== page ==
What does the term ‘quantum computing’ conjure up in your mind? For many, it creates images of The Matrix-esque floating numbers and simulations from the distant future. But in reality, quantum computing has been hailed by industry experts as the future of digital transformation. But what happens when quantum computing and digital transformation come together in businesses?
Before we can answer this question, we need to understand how this works, and how this differs from traditional methods of computing.
What Exactly is Quantum Computing?
Quantum computing involves using the principles of quantum theory to develop computer technology. In other words, it explores how phenomena from quantum physics can result in the creation of innovative methods of computing, which results in the development of supercomputers.
Quantum theory examines energy and material on the atomic and subatomic levels and how they behave in different states. At the moment, these supercomputers are based on superposition and entanglements; two foundations of quantum physics.
What makes quantum computing and supercomputers so enticing? Put simply, supercomputers based on quantum theory can operate at exponentially higher speeds, while consuming less energy when compared to conventional computers.
Quantum Computers vs. Traditional Computers: How Do They Differ?
As stated above, quantum computing operates on the foundations of quantum theory. Quantum computing uses quantum bits or qubits as their basic units. This gives subatomic particles the special ability to exist in more than one state at a given time. So information can exist as both a 0 and a 1 simultaneously, and be processed as such.
When qubits are linked together, the ability to process things increases exponentially. This gives quantum computers their speed.
In contrast, traditional computers use transistors and can only encode and process information that exists as either a 0 or a 1 at any given time. When transistors are linked together, the computer’s power will only increase in a linear manner.
The differences between the two can be summarized in this table:
|Traditional Computing||Quantum Computing|
|Power increases proportionally with the increase of transistors||Power increases exponentially with the increase of qubits|
|Uses transistors for calculations, which can be either 0 or 1 at any given time||Uses qubits for calculations, which can be both 0 and 1 at the same time|
|Used for everyday processing and computing||Used for data analysis and simulations|
|Bits are the basic operating unit (0 or 1)||Qubits are the basic operating unit (0 and 1)|
|Error correction is easy and scalable||Error correction is complicated|
Quantum Computing and Digital Transformation in Action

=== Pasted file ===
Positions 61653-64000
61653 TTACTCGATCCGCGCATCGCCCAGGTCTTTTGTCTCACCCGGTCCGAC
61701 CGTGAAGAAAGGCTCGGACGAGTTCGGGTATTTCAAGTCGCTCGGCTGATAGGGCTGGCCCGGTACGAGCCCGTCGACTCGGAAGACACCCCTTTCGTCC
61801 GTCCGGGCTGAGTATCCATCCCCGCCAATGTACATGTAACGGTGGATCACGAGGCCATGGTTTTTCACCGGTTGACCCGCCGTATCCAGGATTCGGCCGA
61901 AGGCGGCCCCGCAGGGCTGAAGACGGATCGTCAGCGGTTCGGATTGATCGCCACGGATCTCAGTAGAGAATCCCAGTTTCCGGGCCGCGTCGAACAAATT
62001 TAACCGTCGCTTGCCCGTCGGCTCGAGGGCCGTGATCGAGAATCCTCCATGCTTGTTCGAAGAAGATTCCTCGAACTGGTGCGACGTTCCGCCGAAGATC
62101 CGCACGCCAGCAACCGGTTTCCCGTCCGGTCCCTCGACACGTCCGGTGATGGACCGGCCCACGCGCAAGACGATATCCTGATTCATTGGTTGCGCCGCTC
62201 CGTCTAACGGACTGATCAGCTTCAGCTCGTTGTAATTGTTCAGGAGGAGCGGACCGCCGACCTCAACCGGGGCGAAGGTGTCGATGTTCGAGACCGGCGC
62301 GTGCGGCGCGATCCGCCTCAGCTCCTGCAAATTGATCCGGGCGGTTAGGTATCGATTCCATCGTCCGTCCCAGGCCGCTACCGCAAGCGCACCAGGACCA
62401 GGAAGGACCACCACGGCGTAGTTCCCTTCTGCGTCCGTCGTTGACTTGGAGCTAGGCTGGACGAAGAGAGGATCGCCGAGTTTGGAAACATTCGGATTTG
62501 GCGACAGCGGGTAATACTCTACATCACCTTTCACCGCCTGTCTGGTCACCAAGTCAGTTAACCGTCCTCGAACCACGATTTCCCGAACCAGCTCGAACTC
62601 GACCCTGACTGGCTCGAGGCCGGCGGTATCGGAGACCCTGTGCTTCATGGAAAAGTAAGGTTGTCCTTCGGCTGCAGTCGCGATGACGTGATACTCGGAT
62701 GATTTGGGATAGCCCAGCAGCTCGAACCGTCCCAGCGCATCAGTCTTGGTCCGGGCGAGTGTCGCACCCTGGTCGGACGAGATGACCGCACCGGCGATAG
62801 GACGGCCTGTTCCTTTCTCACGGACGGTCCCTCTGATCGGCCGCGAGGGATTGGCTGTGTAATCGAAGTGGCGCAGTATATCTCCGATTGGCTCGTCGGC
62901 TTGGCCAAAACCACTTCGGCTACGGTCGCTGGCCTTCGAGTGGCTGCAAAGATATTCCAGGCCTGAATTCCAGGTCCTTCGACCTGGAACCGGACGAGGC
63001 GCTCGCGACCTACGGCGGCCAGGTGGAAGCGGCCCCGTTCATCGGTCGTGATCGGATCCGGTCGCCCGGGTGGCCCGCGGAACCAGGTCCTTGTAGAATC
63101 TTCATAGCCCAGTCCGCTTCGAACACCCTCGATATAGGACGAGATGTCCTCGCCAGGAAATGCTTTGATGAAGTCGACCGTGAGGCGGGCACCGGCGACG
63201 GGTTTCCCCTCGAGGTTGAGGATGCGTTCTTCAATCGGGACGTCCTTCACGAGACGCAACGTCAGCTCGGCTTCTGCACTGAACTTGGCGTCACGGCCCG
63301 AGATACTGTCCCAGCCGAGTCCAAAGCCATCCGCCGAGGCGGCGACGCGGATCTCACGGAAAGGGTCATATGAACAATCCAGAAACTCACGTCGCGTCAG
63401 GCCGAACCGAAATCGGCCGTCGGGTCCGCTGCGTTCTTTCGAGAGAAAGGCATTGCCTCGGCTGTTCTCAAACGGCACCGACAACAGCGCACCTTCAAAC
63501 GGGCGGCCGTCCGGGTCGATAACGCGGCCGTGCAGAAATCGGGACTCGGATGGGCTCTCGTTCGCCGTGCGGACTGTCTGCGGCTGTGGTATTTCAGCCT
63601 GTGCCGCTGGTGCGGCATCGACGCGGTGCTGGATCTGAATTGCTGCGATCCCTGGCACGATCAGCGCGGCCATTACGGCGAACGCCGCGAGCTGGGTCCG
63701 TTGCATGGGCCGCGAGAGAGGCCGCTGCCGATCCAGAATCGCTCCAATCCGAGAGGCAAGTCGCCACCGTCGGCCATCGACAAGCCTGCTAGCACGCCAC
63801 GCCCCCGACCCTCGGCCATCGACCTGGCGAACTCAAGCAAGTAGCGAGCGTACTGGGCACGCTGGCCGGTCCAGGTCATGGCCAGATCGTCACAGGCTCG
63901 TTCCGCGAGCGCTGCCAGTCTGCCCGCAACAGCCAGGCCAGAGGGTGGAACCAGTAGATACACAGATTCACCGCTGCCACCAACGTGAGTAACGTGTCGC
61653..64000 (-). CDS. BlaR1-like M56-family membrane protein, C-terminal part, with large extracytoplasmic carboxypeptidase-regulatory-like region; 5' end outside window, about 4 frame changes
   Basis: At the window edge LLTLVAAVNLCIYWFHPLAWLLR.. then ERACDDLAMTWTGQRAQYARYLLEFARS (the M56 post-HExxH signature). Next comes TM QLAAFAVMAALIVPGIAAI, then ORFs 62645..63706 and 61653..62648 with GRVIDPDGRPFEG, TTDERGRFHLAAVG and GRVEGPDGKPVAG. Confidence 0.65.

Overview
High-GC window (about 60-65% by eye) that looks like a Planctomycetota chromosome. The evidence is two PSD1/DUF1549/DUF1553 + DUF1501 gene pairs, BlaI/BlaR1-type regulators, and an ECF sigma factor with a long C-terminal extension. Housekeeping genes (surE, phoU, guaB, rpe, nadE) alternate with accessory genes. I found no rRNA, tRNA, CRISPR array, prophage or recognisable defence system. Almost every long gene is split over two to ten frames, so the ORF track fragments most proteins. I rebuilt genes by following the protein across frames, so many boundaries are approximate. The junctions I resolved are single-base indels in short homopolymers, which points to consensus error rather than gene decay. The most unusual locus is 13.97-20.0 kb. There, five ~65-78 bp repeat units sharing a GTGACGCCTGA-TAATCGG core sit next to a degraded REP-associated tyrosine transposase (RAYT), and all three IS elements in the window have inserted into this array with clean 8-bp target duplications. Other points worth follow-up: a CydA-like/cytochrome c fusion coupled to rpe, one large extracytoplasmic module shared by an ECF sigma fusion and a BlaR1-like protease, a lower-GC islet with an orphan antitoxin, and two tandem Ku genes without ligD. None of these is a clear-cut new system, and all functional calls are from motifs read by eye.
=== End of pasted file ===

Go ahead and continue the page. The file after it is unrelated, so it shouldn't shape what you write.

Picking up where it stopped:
Quantum computing is set to take the IT and business worlds by storm, and many industries are hailing its potential to disrupt how the world operates. The race towards supercomputers is on, with Google aiming to unveil theirs by 2029. Japan has claimed to create the world’s fastest supercomputer, the Fugaku which made its debut in 2020.
What does this mean for businesses? While the competition to create faster supercomputers can be seen as the current-day version of the space race, what can it mean for enterprises across the globe?
For starters, they will give R&D and complex manufacturing firms a massive leg up. The amount of data that supercomputers can process is astronomical, and the ability to run simulations will be a revolutionary addition to these organizations.
At the same time, engineering industries that deal with quantum mechanics can use simulations to predict and discover the properties and behaviors of newly discovered particles. In other words, supercomputers will play a major role in the scientific discoveries of the future.
The financial sector will also feel the impact of quantum computing going mainstream. Simulations and complex calculations are useful when predicting stock market trends and analyzing the value of complicated assets. Moreover, these supercomputers can speed up the process of calculating complex and hard-to-predict finances.
However, there are also potential risks associated with it. Cybersecurity becomes a lot trickier as quantum computing makes it easier and faster to break into encryptions and access all sorts of data. Because of this, the businesses will need a whole sector dedicated to protecting data and digital assets from ‘quantum hackers’.
While quantum computers aren’t available commercially, quantum services are available for businesses that require them. For example, both IBM and Microsoft have developed quantum technologies, which companies can gain access to.
It is no surprise that quantum computing and digital transformation go together, especially as quantum computing is thought by many to be the ultimate acceleration of digital transformation. Although it still seems far into the future, the best way to prepare for it is to understand how it works and why businesses will need them. Decoding quantum computing is also the best way to embrace its potential when it becomes mainstream and commercially available to all.